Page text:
Diagram of Electric Guitar and Definitions

The following diagram of an electric guitar reveals the names of the parts of the electric guitar that you should know. The parts in the diagram labeled in red you must know and the ones in black you should know.

The guitar I used for the diagram is a Washburn™ Paul Stanley Signature Model.

Directly below the diagram you'll find definitions of the parts, and their purposes.

Definitions of Electric Guitar Parts

Body: The body of an electric guitar is the large section of the guitar below the neck. The body amplifies the vibration of the strings when a note or chord is played. Different woods provide different tonal qualities and effect the "voice" of the guitar.

Particle board and plywood don't transmit tone as well as solid wood and makes the sound thin or tinny, and reduces sustain.

Bridge: The bridge attaches to the body and the strings get slipped through the bridge. If the guitar has a tail piece which the strings get slipped through, then the bridge acts as a support for the strings via an adjustable saddle.

Bridge Pins: There are no bridge pins on an electric guitar with the exception of an acoustic electric guitar.

Frets: The pitch of a note is caused by the frequency of the strings vibration. When the string length is shortened by being pressed against a fret it's frequency gets higher and so does the pitch of the note.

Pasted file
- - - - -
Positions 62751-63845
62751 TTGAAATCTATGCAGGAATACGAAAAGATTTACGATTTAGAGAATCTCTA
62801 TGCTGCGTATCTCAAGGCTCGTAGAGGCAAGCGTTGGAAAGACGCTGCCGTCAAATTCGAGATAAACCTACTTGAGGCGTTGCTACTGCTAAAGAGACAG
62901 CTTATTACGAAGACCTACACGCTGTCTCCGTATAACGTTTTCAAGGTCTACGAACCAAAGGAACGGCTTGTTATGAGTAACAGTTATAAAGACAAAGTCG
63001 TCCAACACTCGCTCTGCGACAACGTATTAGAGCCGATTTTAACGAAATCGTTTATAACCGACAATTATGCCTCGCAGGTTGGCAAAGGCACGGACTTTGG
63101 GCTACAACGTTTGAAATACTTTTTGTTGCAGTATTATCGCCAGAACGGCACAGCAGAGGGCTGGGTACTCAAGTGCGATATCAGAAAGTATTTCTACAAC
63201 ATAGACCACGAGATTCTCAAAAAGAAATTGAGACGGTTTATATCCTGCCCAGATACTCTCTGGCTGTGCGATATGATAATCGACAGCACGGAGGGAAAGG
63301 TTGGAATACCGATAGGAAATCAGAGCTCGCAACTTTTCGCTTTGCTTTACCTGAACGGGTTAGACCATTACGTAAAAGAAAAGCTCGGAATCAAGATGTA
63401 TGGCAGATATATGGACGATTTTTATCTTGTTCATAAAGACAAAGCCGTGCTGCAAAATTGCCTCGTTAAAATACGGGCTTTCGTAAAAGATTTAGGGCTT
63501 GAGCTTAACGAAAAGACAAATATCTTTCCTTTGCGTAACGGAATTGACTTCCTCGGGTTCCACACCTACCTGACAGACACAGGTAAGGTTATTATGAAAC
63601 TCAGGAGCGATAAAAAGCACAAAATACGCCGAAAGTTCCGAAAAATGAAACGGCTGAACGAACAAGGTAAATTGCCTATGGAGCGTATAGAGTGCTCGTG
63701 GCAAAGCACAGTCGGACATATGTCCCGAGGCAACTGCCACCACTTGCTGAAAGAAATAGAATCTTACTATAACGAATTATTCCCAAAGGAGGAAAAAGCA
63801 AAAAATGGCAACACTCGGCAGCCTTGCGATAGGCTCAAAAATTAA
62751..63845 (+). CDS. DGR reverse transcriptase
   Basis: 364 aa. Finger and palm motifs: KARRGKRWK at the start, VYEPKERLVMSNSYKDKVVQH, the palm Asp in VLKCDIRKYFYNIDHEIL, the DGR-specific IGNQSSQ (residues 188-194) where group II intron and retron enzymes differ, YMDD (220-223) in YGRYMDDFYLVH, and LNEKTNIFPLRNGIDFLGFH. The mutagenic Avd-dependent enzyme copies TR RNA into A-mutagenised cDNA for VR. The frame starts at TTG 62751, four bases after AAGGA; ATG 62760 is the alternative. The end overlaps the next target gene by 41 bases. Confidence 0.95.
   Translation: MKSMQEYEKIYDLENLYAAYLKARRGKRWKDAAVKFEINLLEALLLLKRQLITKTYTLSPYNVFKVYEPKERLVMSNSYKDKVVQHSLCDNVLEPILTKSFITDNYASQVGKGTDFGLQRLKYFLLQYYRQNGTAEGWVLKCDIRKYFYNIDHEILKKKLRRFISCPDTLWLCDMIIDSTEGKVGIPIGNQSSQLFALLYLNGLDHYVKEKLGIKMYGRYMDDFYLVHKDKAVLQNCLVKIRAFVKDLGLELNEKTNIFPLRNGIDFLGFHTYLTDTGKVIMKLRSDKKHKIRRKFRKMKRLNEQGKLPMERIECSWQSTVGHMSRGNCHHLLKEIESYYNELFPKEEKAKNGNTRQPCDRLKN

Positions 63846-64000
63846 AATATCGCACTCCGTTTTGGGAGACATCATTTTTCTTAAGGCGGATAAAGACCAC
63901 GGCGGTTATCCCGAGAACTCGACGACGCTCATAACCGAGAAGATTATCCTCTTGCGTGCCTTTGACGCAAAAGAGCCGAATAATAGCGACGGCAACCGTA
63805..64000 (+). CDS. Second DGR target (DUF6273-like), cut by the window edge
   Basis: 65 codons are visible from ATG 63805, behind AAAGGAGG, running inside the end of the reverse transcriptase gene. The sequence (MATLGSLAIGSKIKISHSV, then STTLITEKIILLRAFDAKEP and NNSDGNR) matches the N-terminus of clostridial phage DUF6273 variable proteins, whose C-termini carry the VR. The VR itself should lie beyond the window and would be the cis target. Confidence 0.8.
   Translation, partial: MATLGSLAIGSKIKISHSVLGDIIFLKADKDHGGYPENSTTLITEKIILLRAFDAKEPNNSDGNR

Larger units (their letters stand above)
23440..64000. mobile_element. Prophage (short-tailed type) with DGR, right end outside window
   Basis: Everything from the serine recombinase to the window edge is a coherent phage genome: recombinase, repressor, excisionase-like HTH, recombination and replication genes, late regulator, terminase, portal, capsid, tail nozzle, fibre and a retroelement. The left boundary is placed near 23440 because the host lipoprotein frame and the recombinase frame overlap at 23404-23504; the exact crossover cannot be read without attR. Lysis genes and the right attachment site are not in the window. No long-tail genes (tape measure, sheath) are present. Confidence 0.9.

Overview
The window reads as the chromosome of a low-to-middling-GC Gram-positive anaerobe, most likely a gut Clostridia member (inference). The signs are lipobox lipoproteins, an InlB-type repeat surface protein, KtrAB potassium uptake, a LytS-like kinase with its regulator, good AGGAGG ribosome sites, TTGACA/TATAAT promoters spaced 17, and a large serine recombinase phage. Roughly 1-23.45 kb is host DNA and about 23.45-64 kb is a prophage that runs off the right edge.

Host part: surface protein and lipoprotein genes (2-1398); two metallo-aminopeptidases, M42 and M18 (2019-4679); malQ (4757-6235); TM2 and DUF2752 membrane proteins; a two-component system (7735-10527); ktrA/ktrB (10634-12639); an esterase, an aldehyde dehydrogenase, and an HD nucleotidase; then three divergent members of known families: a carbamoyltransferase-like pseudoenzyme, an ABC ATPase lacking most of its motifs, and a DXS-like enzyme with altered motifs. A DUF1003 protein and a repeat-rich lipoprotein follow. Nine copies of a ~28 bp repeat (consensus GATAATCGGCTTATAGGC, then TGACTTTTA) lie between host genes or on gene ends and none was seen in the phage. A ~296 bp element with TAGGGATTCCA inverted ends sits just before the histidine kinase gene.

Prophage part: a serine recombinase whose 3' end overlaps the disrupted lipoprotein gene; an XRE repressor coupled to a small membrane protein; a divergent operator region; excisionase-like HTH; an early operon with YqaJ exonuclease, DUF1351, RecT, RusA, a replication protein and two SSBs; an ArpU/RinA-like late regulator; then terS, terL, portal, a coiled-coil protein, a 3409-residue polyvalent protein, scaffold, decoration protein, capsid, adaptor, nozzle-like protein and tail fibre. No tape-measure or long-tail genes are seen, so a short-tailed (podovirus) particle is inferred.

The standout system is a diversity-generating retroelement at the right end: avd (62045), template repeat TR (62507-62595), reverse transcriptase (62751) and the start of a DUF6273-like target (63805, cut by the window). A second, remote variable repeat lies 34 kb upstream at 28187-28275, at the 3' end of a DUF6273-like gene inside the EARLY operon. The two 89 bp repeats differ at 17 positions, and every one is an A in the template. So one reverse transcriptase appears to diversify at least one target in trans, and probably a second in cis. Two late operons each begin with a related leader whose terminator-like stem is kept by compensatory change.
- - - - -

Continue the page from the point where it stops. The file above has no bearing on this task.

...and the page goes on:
Headstock: The part of the neck above the nut where the machine heads are attached. The headstock does not affect the sound much.

Machine Heads: Machine heads are sometimes called tuning knobs or tuning buttons. They tighten or loosen the strings. Cheap machine heads can be difficult to turn or loosen the string tension quickly, or worse yet keep breaking strings because of sharp edges.

Neck: The neck is the long part from the body up.

Nut: The nut is the piece of material(bone or plastic), between the fretboard and the headstock, with grooves for the strings. See the diagram of electric guitar.

Pickups: Electric guitars have from one to three pickups. They work magnetically by changing the strings vibration frequency into sound. Each pickup produces a different tonal quality. The pickup closest to the bridge has a crisper more metallic sound, while the pickup closest to the neck has a warmer, creamier sound. If you have three pickups the one in the middle is kind of like a blend between the tonal qualities. NOTE: Good pickups can cost as much or more than a cheap guitar(hint hint)!

Pickup Selector Switch: Yup, you guessed it. The selector switch lets you choose which pickup is turned on. On some guitars you can choose a combination of two pickups.

Saddle: The saddle is the part that fits into the bridge that the strings rest across. They are usually adjustable. However if you are a beginner it is not a good idea to adjust them.

Tone and Volume Controls: These are used to adjust the volume, (usually the one closest to the neck but not always) or the tone. There is usually a separate tone control for each pickup.

Tremolo Arm or Whammy Bar: The guitar here does not have one. It is a metal handle that is attached to the bridge. When you push it in it causes the strings to slacking causing the sound to drop in pitch.

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/ / Electric Guitar Diagram